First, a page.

These are also used on high-end modern cars and basically speaking offer the look and most of the feel of an aniline leather, but the versatility of having a very thin protective coating. Unlike painted and pigmented leathers the coating will not hide flaws, meaning that only the best quality hides will be used, but like all other leathers, they will need added protection to shield from heavy soiling and staining from grime and dye transfer from clothing.

How does the type of leather affect what Hide Conditioner can do?

While our use of the traditional name of a "conditioner' may cause some confusion for those uninitiated with the different kinds of leather used in vehicle interiors, it's worth remembering that Hide Leather Conditioner is actually a dual-purpose product. In other words it's designed to condition aniline leather by re-introducing essential oils to nourish the hide from within while adding protection. And, on semi-aniline and pigmented or painted leather, it simply acts as a barrier cream, offering far more sufficient protection from the elements than the coating can itself.

So will Hide Leather Conditioner nourish or condition your upholstery in the traditional sense? With aniline leather yes. And with the others no, because that's impossible. Leather types that that are painted or coated with an impermeable barrier won't let any product be absorbed - but they're already protected from drying out anyway. And that's not to say that they won't need increased protection from dirt impregnation.

Look at it like this - you wouldn't clean your car without adding suitable protection, would you? And, if our Caramics Interior Kit is the equivalent of a ceramic coating on paintwork, our Lanolin and wax enriched Hide Leather Conditioner is the equivalent of a hard wax. The breathable barrier it creates will keep grime suspended above the leather surface not only preventing it from becoming engrained, but making it easier to wipe away during routine maintenance.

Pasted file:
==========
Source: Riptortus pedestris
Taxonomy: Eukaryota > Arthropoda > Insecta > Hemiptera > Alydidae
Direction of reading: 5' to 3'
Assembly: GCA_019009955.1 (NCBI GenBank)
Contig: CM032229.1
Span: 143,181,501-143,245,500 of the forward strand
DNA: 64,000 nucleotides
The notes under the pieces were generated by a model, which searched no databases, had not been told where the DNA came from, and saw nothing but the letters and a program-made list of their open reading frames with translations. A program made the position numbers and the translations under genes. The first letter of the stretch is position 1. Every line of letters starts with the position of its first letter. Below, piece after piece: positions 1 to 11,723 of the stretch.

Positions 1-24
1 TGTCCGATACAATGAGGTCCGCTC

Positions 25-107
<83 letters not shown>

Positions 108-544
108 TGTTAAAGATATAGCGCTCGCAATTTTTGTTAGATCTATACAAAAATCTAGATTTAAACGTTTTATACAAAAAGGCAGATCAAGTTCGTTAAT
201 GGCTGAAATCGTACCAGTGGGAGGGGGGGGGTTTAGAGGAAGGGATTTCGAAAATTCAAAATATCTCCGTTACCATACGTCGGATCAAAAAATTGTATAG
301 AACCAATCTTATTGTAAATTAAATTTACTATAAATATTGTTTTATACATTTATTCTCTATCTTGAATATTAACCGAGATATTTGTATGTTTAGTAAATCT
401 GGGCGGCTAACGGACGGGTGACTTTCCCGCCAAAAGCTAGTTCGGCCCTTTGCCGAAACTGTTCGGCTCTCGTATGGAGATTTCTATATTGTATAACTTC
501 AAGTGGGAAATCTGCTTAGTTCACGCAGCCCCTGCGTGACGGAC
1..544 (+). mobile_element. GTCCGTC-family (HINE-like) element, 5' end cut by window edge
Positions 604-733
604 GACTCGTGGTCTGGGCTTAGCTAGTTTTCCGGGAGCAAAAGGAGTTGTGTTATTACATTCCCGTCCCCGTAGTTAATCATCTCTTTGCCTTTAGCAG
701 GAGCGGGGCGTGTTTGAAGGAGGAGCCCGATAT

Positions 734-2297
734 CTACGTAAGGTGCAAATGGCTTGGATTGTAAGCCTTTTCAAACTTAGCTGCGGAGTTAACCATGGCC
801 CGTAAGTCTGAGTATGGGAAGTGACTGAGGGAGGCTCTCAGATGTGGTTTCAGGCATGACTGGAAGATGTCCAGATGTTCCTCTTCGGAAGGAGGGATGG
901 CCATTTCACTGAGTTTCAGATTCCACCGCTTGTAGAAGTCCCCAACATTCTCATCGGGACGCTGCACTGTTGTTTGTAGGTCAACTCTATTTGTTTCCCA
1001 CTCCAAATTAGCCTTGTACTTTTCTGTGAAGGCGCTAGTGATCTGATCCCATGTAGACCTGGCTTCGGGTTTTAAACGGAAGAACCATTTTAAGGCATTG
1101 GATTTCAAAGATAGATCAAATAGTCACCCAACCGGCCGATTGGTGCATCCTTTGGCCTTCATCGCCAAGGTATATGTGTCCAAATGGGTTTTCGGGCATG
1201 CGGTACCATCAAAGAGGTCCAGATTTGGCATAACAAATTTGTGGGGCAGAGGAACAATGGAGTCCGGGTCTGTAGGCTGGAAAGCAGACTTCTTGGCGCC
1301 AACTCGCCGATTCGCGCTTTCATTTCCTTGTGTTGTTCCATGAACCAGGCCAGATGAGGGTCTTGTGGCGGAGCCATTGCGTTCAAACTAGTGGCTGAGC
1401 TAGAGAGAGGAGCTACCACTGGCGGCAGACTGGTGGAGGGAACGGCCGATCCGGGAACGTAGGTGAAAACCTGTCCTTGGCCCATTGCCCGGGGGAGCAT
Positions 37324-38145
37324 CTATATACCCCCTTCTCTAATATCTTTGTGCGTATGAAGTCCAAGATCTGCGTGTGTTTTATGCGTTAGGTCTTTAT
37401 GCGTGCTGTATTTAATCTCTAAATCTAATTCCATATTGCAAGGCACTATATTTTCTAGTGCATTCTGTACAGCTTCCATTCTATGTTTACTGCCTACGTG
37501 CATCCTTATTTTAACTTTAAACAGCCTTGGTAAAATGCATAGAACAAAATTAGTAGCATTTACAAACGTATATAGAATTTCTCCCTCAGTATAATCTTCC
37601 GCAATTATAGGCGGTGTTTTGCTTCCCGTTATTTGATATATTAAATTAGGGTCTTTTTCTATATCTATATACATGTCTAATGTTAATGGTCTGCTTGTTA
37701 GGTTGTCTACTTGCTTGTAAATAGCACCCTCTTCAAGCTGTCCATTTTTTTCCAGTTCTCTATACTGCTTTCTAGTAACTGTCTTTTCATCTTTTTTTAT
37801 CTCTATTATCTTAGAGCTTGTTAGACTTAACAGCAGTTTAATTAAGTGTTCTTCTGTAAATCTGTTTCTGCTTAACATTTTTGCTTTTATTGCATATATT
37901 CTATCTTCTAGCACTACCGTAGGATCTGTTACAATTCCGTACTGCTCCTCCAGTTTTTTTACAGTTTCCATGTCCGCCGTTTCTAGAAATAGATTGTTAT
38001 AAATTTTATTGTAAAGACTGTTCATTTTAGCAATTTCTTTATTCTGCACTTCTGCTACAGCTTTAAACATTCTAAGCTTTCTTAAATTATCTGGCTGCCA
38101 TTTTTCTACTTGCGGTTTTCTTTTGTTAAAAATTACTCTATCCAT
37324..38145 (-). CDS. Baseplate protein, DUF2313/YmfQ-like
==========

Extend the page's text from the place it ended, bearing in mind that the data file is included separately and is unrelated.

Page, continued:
Application

Perhaps the best news is that using Hide Leather Conditioner couldn't be easier, follow this simple two-step guide and you'll be clean, possibly nourished, and certainly protected to take on the low temperatures and winter grime.

1. Clean with Hide Leather Cleanser

Hide Leather Cleaner is a mildly balanced, glycerine-based cleaning solution specifically designed to remove ingrained dirt from all types of leather. Formulated to be gentle and suitable for regular use but tough enough to penetrate pores to remove grime, body oils and even the dreaded blue denim dye transfer without drying out the material. These contaminants will be trapped in the solution allowing them to be wiped away safely.

On lightly soiled leather Hide Leather Cleaner can be spritzed onto a microfibre cloth and wiped over the surface. And, on heavier soiling, sprayed directly onto the leather, agitated with a Detailers Upholstery Brush or Interior Brush, and then wiped clean with a fresh microfibre cloth.

The result you're looking for here is a natural satin finish - remember that shiny leather is dirty leather.

2. Condition with Hide Leather Conditioner

Apply your Hide Leather Conditioner sparingly to a Microfibre Applicator or cloth, and gently work into the surface, making sure every inch is covered.

Leave the crème to cure for a few minutes, before buffing off any residue with a microfibre cloth.